3–The questionable idea that there’s only one type of causal relation, and this causal relation is an external relation (as opposed to the view that there are two kinds of causal relations, external and internal);

4–Given 1-3 above, the questionable conclusion that all real entities are devoid of any kind of “experience” or “prehension” or “primitive feeling” or a “receiving data into the constitution” of another entity.  (I.e., the parts of the world are utterly separated from each other at the fundamental level.)

In other words, the entities of materialism are actual, but they’re “vacuous actualities.”  They are totally inert, inactive, dormant, idle, and lifeless.  They are exactly like a rock or a pencil–completely passive–unless they are thrown at something and move it by striking it (purely an external relation, and purely efficient causation).  (Note that the non-materialist or non-mechanistic view (the process philosophical view) DOES NOT espouse that actualities express CONSCIOUSNESS!  Self-awareness and consciousness come 15 billion years later in the form of animal nervous systems.  Self-awareness and consciousness are entirely different from prehension or primitive experience or internal relations.) The paradigm of the mechanistic view, of course, is David Hume’s is mechanistic cosmology (started by the “material” side of Descartes’ ontology).  Hume’s view spawned positivism, behaviorism, and sensate empiricism (and other related worldviews which were picked up by the scientific community starting in the 19th century).

B.  The mechanistic view of nature is inconsistent with the evidence in about a googol different ways.  I will only mention one or two.

First, the mechanistic view provides no logical basis for causation/induction.  We feel that we are causal agents and that thus we cause things.  We also feel that things in the environment cause other things.  Science (induction) is based on this assumption.  There’s a lot of evidence for induction.  But as Hume argued (in An Enquiry Concerning Human Understanding) on the mechanistic view, causation is impossible.  Further, no one yet has countered Hume’s argument, and in principle it CAN’T be shown to be false–simply put, Hume’s arguments (with his ontological assumptions) were 100% right.  This is why Quine, Ayer, and Putnam have all said that Hume cannot be logically countered, but we just have to “give up” and be logically inconsistent for the time being, because “science works.”  Maybe Hume will be answered some day, they say, but not now.  Also, Colin McGinn has said that the mind-body problem and the problem of causation are “cognitively closed” to humans, where this means there IS a solution, but our brains cannot comprehend the solution.  Indeed, science works, but just not in the way Hume and others think it works!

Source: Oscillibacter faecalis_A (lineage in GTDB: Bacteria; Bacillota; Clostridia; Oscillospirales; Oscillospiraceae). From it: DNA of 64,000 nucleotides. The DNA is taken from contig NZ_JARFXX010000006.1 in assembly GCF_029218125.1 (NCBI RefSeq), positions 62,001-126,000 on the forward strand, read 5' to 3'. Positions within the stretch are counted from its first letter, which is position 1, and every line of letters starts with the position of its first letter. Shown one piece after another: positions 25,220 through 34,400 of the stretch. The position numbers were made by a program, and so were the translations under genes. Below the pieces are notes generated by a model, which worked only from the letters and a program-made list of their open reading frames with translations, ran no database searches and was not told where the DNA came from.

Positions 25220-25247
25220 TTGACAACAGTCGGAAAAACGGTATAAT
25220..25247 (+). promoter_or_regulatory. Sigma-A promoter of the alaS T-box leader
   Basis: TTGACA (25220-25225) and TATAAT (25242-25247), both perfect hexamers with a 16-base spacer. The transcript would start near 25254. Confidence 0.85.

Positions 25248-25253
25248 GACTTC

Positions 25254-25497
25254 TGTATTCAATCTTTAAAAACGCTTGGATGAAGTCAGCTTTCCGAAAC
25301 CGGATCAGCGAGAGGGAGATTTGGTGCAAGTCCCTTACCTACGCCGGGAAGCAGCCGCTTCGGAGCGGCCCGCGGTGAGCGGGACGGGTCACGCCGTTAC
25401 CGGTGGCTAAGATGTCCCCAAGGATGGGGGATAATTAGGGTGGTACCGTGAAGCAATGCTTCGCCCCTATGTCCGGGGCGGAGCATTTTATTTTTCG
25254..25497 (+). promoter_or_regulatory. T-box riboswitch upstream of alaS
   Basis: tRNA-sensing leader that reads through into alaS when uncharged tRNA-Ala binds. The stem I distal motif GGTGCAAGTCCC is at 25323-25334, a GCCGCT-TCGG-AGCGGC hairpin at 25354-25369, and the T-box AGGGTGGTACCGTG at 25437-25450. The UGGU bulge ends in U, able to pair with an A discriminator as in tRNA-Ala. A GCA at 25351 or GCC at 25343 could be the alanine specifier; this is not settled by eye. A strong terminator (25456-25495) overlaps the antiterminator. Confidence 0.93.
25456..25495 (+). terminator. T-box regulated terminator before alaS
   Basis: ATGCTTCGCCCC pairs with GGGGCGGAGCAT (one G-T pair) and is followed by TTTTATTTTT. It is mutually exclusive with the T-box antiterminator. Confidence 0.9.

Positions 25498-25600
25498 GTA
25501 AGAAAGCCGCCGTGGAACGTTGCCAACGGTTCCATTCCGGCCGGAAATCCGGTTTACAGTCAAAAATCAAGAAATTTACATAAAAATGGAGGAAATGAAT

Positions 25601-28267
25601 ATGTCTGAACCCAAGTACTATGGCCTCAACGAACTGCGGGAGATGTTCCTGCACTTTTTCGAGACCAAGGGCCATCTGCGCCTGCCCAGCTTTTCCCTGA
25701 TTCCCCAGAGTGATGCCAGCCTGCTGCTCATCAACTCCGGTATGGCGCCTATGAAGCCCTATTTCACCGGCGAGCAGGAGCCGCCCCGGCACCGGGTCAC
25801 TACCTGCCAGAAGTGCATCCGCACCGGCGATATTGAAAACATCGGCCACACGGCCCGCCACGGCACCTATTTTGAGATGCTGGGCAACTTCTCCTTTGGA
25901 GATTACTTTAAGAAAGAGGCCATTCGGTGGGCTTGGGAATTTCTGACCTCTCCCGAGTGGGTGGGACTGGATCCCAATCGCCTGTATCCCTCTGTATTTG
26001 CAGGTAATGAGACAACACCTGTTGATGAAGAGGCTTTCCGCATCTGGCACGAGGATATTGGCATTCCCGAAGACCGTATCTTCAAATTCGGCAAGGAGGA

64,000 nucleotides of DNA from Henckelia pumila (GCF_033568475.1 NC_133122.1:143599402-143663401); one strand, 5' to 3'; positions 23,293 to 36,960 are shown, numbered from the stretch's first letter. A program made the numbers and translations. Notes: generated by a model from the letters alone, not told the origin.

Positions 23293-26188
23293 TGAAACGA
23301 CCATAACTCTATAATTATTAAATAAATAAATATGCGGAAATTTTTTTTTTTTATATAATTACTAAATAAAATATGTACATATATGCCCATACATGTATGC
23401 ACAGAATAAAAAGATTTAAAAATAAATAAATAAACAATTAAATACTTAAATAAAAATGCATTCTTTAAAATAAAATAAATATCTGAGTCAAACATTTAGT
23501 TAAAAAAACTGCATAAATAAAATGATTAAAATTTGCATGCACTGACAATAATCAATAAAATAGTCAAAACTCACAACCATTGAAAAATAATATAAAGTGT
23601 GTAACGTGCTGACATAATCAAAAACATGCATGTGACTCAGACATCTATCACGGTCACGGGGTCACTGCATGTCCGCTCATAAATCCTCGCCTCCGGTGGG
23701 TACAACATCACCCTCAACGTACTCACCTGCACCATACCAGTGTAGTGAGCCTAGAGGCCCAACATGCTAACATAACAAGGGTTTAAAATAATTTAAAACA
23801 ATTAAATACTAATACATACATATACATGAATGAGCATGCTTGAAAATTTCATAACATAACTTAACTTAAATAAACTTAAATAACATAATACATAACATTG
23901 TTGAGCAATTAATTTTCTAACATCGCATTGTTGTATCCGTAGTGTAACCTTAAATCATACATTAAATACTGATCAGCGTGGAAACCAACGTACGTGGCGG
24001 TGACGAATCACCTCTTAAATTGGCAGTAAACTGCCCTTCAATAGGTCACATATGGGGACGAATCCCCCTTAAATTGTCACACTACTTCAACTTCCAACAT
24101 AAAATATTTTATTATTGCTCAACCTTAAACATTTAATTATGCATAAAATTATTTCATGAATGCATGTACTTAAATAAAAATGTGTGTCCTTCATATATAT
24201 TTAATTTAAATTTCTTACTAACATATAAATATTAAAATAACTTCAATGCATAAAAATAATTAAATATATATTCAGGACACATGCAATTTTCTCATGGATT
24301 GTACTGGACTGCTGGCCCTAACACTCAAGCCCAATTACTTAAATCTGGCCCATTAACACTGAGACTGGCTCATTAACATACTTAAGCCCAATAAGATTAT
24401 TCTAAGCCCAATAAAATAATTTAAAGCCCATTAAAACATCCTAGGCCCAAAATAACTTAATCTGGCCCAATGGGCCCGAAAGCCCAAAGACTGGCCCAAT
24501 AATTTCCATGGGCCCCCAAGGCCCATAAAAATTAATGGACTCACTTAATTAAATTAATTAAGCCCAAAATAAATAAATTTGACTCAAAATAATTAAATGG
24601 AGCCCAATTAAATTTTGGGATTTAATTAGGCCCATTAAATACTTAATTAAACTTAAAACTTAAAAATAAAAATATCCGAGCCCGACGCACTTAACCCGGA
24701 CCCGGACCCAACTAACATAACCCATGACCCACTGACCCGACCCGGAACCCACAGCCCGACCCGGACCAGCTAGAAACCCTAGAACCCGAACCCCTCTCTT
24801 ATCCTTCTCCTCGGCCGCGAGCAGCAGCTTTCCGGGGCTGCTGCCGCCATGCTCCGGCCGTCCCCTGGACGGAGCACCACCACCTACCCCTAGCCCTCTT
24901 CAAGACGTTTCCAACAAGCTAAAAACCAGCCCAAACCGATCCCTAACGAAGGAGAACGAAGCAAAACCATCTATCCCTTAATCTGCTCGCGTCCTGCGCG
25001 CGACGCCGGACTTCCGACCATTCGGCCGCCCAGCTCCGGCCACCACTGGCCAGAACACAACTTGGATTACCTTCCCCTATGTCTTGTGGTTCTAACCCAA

Second, there are some scientific reasons why mechanism as a worldview isn’t adequate.  The mechanistic view gives no reason why there should be anything like gravitational stresses between purely externally-related actualities (Whitehead argues this in his book “Modes of Thought”).  A corollary is that the flow of time itself makes little sense such that it’s an “accident” (a contingency) rather than being essential (necessary) in relation to actual entities (I think Whitehead argues this on p. 50 of his book “Science and the Modern World,” as well as in “Modes of Thought”); another corollary is that purpose (as well as sentience itself) has no place in the mechanistic cosmological scheme.  One of my favorite quotes from Whitehead (it’s in Function of Reason) is, “Scientists animated by the purpose of proving that they are purposeless constitute an interesting subject for study.”  As David Griffin says, it is hopelessly futile to explain complexities like human experience and behavior purely in terms of a mechanistic view with the locomotions and external relations of vacuous actualities.

BTW, for those who want to dismiss this entire post because they think physics “proves” there’s no such thing as prehensive or experiential action at the most fundamental level, they should realize that physics itself takes no position about the nature of the final actualities of the world.  The current range/scope of scientific investigation cannot (yet) address this question.

Now, of course, if by “materialism” you mean something different than a purely mechanistic worldview, then that’s an entirely different story.  Some people try to argue that materialism can still mean that the ultimate actualities of the universe are internally related, prehensive etc. (especially given evidence in quantum mechanics), but this doesn’t really keep with the spirit of “materialism” does it?  (No pun intended about the “spirit of materialism.”)  Webster’s says materialism is “a theory that physical matter is the only or fundamental reality and that all being and processes and phenomena can be explained as manifestations or results of matter.”  Note that the word “matter” is critical in this definition.

Of course, if one is utterly wedded to the word “matter” they may redefine “matter:”  The argument can be made that matter is ultimately energy, and that energy is ultimately prehensive.  On this definition, energy/matter is not limited to external relations, and is dynamic and internally related to itself.  But nevertheless “matter” (in this sense defined) is still fundamental.  OK, I certainly buy this argument.  It’s essentially Whitehead’s argument; one thing he’s doing is redefining matter.